Reply
  3. Meg
    Meg says:

    Oh my, you are WAY too hard on yourself!! If this is the worst you’ve had to deal with in life, consider yourself very, very lucky! You bought a place, moved, had delays and had to give up a little control…all of those things are stressful, but it was a very small part of your life in the grand scheme of things!! How long was this going on…a few months? And now it’s over and your life is back to normal, right?

    Reply
  4. Meg
    Meg says:

    And this entire experience has nothing to do with optimism. Nothing! All the optimism in the world cannot prevent remodeling delays, a bad contractor, or waiting two weeks for a plumbing permit. You are way too hard on yourself.

    Reply
    • Paula Rizzo
      Paula Rizzo says:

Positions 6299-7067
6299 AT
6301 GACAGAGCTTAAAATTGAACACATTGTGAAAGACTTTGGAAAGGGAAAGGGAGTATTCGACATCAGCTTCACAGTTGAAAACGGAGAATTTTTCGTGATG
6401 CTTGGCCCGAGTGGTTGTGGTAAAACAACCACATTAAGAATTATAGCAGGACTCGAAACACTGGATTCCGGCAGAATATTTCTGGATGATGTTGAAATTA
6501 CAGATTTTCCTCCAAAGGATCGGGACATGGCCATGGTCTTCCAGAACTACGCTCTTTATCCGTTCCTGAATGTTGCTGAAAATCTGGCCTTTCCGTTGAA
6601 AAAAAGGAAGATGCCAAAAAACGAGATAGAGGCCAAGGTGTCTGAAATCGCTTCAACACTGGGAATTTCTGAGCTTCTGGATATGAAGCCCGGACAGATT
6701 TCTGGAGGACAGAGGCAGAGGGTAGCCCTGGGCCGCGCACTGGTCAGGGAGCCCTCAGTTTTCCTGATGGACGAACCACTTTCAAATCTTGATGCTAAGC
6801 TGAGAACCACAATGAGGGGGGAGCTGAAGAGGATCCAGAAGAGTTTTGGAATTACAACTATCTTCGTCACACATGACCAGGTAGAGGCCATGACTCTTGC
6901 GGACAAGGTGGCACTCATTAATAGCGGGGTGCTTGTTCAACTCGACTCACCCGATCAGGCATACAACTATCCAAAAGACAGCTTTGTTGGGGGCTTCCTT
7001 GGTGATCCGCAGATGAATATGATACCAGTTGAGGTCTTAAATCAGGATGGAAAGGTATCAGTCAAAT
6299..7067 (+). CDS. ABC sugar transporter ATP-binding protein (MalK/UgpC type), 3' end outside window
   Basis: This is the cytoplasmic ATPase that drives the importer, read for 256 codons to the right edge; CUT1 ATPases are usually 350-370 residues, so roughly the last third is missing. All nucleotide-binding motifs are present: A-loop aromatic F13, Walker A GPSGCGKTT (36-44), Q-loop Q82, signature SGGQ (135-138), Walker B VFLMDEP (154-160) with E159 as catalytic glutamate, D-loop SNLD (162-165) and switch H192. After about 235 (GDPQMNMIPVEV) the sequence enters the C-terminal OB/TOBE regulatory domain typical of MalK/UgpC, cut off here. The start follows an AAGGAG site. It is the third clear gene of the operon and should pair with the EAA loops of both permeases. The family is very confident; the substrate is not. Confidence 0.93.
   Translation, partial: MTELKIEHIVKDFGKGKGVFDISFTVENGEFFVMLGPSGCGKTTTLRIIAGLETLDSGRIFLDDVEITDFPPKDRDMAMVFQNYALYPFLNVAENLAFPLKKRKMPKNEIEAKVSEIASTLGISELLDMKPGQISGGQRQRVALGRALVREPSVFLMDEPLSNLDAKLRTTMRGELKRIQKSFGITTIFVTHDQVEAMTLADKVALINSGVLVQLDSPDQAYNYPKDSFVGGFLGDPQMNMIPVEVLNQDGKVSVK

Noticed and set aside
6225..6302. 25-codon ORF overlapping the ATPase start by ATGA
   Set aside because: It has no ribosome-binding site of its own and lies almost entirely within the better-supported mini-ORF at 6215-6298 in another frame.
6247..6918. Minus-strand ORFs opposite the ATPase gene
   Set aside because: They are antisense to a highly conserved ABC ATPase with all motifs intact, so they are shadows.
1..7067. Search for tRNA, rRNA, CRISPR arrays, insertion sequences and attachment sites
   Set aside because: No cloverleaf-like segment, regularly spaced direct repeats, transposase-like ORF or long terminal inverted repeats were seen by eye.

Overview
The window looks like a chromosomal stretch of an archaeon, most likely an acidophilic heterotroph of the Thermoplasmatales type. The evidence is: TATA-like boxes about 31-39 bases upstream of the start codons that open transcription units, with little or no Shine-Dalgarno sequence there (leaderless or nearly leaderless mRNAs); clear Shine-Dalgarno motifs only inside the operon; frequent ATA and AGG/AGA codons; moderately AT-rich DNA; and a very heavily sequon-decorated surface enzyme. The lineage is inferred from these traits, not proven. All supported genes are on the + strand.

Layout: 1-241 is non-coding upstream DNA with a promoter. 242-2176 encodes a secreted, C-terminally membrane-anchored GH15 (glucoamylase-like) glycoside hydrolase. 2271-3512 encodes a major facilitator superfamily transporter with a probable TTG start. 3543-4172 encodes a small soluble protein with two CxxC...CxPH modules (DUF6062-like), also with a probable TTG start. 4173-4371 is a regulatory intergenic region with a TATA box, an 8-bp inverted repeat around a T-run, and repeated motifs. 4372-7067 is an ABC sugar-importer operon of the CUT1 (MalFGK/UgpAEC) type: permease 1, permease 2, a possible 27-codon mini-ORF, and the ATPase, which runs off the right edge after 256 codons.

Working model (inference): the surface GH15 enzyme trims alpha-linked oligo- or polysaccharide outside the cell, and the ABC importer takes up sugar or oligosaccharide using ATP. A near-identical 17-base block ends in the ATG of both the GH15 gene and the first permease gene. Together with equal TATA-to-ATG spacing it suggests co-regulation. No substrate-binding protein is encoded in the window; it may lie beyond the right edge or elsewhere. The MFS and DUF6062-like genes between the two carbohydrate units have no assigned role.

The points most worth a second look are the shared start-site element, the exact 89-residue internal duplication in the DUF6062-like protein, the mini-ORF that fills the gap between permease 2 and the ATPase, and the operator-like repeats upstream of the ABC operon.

Thanks Meg! The problem for me though is because I’m so optimistic I didn’t believe these issues would come up. And then when they did – I could couldn’t deal with it. I’m so happy it’s all behind me. Thanks for your comment!

      Reply
      • Meg
        Meg says:

        I just don’t think that is optimism, it is denying the reality of life….of course, none of us want to believe things will go wrong, but they do and that’s life. We all need to know how to cope when things go wrong. The thing that had me upset was you felt shameful that so many things went wrong…you said it was very hard to write about what happened, as if it was your fault. That’s so unrealistic to think you can “wish” everything to go perfectly. Having a child made me realize that none of us have control over anything!

        Reply